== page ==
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Wednesday, March 16, 2011

Spring Time is Firewise Time in Virginia.

There are simple steps you can take to help reduce the likelihood of your home igniting during a wildfire event. Taking a little time to perform some easy and essential corrective measures can go a long way in making your home fire wise.


Well we made it through another interesting winter here in Virginia. The days are getting longer and warmer, the trees are budding out, flowers are blooming, birds are singing, and the grass is greening up. A sure sign wildfire season is coming to an end HOWEVER its NOT over yet, soon but NOT NOW.

As you make up your Spring to do list please begin with those things that will not only pretty-up your yard but will also make your property FIREWISE.
If your yard is anything like mine, the warmer days surged life back into every rooted organism. The spring surge of life has caused our grasses, trees, and shrubs to grow  very rapidly. This type of vegetation, if left unattended, can pose a serious risk as the season progresses and the days get even hotter causing them to wilt and dry-out. This is a great time to get out, prune back some of the newer growth, and mow those lawns. If your landscaping consists mainly of fallen pine needles or other such material this is a great time to rake that material completely from the first 5 feet surrounding your home, deck - under the deck as well, barn or any other building.

As you get out in your yard check for the effects (broken branches, leaves and dead limbs) of winter storms. By taking some time to remove this type of material you are reducing the risk of fire spread for yourself and neighbors. If you are in an area where burning is permitted be sure to make sure that it is a burn day by calling your local fire department or local forestry office. OBEY all local and state laws and restrictions. here are the main laws that will affect you ..
  • Cost Recovery for Fire Protection § 10.1-1141 Liability and recovery of cost of fighting forest fires
  • 4 p.m. Burning Law § 10.1-1142 Regulating the burning of woods, brush, etc.; penalties l
  • Throwing inflammatory objects from vehicle on highway while in or near certain lands § 10.1-1143
  • Rewards for information leading to conviction of arsonists or incendiaries § 10.1-1138

 Click here to go to a list of all forestry laws including additional outdoor burning laws.  and to use great caution when burning as many large fires have been started by unattended burn piles. These materials can be composted (if they are small enough) , chipped or used to create beneficial wildlife brush piles.
Remember to focus on potential ignition sources on your house. Start with your roof and move your way down. Remove flammable debris from your roof and gutters as this could ignite by firebrands during a fire. Check all of your vents and make sure that they are covered with at least a ¼ inch metal mesh to help reduce the likelihood of a firebrand entering your home. Remove flammable material from exterior window seals and other areas where winter weather has caused deposition of such material, this includes decks, fences and the base of the structure. This work can be done fairly fast but be sure to spend some extra time checking inconspicuous locations that could put your home in danger if flammable material was left there.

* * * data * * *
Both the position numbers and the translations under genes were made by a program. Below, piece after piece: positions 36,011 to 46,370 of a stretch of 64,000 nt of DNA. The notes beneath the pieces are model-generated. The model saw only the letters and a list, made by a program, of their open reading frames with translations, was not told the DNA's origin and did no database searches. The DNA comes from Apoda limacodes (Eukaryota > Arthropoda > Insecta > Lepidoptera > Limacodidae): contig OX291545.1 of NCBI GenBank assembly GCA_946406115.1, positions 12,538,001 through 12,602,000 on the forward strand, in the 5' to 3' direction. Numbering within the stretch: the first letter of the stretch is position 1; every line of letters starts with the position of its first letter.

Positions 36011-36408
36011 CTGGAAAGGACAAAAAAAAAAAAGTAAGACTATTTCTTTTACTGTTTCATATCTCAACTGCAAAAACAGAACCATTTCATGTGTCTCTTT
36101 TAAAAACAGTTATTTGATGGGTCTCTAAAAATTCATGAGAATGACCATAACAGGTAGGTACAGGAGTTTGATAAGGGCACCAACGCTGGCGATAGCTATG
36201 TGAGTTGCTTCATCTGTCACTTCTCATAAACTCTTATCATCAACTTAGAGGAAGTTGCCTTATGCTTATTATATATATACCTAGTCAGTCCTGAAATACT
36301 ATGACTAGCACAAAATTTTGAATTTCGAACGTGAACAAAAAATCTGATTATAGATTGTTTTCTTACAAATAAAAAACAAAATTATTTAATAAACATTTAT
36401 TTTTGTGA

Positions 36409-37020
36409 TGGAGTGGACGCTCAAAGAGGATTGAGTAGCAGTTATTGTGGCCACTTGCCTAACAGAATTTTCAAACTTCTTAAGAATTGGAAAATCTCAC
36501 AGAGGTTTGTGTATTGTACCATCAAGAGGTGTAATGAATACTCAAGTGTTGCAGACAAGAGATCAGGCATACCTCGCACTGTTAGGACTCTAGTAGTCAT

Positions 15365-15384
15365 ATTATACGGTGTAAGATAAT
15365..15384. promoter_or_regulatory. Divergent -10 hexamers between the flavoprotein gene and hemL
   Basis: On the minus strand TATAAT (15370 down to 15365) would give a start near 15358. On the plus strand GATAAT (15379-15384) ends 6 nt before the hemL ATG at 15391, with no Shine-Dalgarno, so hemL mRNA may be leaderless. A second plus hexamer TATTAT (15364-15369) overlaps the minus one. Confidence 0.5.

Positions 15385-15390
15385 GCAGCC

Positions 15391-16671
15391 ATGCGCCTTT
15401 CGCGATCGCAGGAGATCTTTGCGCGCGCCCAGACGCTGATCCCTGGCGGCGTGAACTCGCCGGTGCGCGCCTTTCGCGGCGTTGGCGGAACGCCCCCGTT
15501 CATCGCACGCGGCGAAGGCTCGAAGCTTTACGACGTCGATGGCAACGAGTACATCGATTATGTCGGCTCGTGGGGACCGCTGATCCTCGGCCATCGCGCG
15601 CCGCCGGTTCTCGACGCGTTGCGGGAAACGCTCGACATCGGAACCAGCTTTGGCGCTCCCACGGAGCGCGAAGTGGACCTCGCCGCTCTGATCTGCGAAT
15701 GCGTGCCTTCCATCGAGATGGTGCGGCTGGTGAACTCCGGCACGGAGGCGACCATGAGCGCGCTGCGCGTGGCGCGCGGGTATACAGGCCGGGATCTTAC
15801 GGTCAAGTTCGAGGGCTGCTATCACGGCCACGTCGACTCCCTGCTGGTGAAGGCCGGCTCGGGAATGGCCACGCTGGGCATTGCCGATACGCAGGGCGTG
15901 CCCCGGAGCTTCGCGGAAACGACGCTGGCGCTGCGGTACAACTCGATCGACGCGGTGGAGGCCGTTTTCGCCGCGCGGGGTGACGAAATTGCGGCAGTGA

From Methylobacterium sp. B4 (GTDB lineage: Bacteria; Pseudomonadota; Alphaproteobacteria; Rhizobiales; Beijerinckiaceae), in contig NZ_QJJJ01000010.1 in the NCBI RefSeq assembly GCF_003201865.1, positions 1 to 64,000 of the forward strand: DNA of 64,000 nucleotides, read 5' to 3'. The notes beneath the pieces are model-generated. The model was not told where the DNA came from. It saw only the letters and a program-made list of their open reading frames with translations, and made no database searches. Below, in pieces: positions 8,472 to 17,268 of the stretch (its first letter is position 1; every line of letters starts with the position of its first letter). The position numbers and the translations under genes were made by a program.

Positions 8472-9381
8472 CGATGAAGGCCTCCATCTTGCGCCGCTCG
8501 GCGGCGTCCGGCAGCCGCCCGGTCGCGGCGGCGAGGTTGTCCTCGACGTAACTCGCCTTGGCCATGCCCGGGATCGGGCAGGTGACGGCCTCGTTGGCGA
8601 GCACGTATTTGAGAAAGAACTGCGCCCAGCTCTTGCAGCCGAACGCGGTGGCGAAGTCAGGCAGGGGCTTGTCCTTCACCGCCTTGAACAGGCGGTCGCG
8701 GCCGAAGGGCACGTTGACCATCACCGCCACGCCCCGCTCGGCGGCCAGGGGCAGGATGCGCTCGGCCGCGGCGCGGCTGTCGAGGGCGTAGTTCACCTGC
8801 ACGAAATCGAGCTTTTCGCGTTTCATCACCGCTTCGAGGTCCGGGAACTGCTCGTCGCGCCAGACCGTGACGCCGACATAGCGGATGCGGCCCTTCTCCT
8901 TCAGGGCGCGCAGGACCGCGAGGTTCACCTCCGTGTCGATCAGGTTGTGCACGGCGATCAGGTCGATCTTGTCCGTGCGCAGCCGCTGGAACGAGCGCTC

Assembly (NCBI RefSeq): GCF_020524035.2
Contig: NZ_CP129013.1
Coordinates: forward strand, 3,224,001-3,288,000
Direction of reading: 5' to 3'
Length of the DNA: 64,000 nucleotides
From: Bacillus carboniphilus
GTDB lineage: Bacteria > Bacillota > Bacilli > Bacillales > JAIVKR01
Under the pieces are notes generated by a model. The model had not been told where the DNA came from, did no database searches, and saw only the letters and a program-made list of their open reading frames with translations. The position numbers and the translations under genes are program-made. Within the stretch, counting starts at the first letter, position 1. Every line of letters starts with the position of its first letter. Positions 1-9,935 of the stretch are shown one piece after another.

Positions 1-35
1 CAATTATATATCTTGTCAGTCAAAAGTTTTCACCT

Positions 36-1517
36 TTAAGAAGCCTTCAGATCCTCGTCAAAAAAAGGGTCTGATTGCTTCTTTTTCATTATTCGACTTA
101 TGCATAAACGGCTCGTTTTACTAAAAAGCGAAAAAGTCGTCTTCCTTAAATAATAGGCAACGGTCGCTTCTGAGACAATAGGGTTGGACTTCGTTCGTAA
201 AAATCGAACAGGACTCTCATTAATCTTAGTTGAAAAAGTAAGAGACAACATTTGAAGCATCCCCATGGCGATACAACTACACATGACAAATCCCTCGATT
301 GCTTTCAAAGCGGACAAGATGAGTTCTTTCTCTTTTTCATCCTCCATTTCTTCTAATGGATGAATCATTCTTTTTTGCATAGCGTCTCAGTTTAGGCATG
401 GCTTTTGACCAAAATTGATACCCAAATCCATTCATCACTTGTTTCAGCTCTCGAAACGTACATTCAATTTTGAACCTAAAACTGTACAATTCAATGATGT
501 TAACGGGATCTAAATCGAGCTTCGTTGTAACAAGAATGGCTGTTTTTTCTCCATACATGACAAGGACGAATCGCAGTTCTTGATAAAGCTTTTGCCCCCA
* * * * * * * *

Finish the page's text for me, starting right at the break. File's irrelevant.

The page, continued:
Landscaping work, its hard work but can be enjoyable and very rewarding. Have fun planting all the beautiful plants, fruits, and vegetables that will create a beautiful landscape for all to enjoy. Be sure to use Firewise plant choices when planting next to your home. You want plants surrounding your home to be very fire resistant and well irrigated. For recommended Firewise plants to use in your area you could contact your local Forestry Office the local Extension Office or your local Master Gardeners. Remember that you could have a landscape that is both appealing and Firewise by making the right vegetative choices.

Fire affects us all and does not discriminate or stop at property lines. We need to work together as communities and neighbors in order to protect ourselves. A community that works together will thrive and survive together. So let's be good stewards of the land and our community and get out into our yards and do our Firewise work. And don't be afraid to ask your neighbor if they need help while you are at it. A community is made up of good people looking out for each other and come fire season this is more important than ever. If you have any questions about the Firewise program please visit


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